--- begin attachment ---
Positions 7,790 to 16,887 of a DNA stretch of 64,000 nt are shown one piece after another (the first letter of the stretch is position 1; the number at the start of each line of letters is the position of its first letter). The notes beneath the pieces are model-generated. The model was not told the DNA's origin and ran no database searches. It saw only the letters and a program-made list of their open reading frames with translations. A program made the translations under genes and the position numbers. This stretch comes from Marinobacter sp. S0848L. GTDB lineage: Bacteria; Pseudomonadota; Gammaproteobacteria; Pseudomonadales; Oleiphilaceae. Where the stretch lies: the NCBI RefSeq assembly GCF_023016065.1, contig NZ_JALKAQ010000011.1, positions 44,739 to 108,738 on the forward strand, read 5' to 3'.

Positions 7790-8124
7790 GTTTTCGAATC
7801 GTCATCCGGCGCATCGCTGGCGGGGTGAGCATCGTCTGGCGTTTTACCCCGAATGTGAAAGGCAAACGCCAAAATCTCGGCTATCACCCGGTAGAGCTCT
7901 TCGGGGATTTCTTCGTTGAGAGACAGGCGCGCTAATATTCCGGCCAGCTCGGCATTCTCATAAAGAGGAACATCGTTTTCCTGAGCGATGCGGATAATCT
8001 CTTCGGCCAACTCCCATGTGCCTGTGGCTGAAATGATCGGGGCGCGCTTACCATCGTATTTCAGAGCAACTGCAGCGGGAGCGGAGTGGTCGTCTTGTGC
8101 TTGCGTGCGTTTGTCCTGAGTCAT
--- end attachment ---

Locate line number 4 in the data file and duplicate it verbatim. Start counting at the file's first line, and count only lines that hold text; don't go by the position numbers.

7801 GTCATCCGGCGCATCGCTGGCGGGGTGAGCATCGTCTGGCGTTTTACCCCGAATGTGAAAGGCAAACGCCAAAATCTCGGCTATCACCCGGTAGAGCTCT